Syria says it won't resume talks with US-backed Kurdish forces amid Turkish onslaught

Syria says it won't resume talks with US-backed Kurdish forces amid Turkish onslaught
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A top Syrian official said Thursday that Syrian President Bashar al-Assad's government will not resume talks with U.S.-backed Kurdish forces amid a Turkish offensive against the Kurds in northern Syria, according to Reuters.

Syria's deputy foreign minister Faisal Maqdad asserted that the U.S.-backed Kurdish forces “had betrayed their country and committed crimes against it,” according to the news service.

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“We won’t accept any dialogue or talk with those who had become hostages to foreign forces. ... There won’t be any foothold for the agents of Washington on Syrian territory,” Maqdad told reporters.

The comment came days after a Syrian Kurdish official said that Kurdish-led authorities in the north may open talks with Russia and the Assad government following the U.S.'s withdrawal from the northeastern region near the border with Turkey.

A top commander said the Kurds returning territory to the Syrian government was also an option, Reuters reported.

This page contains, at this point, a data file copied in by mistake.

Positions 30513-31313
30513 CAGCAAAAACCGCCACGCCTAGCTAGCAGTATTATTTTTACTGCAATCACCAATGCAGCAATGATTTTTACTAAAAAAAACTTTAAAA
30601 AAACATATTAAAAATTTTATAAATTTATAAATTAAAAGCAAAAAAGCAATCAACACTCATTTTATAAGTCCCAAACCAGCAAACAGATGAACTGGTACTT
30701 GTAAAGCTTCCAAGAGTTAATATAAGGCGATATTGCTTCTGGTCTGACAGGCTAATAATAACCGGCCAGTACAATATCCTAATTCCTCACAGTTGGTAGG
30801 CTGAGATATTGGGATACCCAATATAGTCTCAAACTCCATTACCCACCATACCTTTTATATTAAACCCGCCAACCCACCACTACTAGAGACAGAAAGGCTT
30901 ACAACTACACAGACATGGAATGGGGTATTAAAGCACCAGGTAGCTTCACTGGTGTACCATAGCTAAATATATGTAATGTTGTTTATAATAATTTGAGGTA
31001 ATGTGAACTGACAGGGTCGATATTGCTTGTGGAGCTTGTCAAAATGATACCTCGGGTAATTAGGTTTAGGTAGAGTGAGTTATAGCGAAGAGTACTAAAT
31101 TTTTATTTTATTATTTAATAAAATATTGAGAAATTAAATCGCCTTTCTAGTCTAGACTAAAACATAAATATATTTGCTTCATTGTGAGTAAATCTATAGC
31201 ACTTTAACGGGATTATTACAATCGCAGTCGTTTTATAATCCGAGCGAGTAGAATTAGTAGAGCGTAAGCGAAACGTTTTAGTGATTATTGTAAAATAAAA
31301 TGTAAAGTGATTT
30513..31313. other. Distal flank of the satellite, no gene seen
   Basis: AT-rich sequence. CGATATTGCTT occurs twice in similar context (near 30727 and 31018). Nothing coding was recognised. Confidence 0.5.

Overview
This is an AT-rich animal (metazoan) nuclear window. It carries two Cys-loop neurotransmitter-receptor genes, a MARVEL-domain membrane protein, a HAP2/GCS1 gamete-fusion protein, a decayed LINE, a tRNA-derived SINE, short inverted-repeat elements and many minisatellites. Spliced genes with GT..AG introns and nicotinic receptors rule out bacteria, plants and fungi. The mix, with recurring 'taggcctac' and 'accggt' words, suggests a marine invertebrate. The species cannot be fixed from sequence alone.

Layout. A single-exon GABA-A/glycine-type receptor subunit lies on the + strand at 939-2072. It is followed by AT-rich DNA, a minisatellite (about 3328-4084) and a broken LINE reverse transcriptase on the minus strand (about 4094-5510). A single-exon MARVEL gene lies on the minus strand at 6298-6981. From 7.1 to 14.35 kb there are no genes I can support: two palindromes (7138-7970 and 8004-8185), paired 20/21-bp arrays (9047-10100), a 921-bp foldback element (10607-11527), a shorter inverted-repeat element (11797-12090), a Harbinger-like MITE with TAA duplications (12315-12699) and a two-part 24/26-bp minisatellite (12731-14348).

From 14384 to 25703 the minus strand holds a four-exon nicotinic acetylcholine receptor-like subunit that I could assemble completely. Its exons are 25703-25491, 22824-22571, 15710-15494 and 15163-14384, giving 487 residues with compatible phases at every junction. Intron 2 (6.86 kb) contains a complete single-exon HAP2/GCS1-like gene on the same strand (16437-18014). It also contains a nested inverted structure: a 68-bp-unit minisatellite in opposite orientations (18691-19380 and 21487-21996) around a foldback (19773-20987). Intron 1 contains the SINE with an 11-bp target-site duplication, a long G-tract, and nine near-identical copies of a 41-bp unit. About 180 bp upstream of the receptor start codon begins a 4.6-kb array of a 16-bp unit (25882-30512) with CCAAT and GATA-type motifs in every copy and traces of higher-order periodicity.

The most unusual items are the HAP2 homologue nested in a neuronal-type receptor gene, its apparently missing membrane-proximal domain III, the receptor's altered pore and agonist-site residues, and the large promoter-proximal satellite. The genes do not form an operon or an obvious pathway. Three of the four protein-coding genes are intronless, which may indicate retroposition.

President TrumpDonald John TrumpKaine: Obama called Trump a 'fascist' during 2016 campaign Kaine: GOP senators should 'at least' treat Trump trial with seriousness of traffic court Louise Linton, wife of Mnuchin, deletes Instagram post in support of Greta Thunberg MORE’s decision to withdraw U.S. forces from the north of the country ahead of a Turkish onslaught has drawn sharp, bipartisan criticism from lawmakers accusing him of betraying the Kurds after they repelled Islamic State forces in the country.

Rep. John ShimkusJohn Mondy ShimkusConservative Club for Growth backs Texas House Republican's primary challenger Republicans eye legislation to rival Democrats' sweeping climate plan Overnight Energy: House passes sweeping bill on 'forever chemicals' | Green groups question Pentagon about burning of toxic chemicals | Steyer plan would open US to climate refugees MORE (R-Ill.), who is retiring next year, said in a radio interview that he had “called my chief of staff in D.C., I said ‘pull my name off the "I support Donald Trump" list.’ We have just stabbed our allies in the back."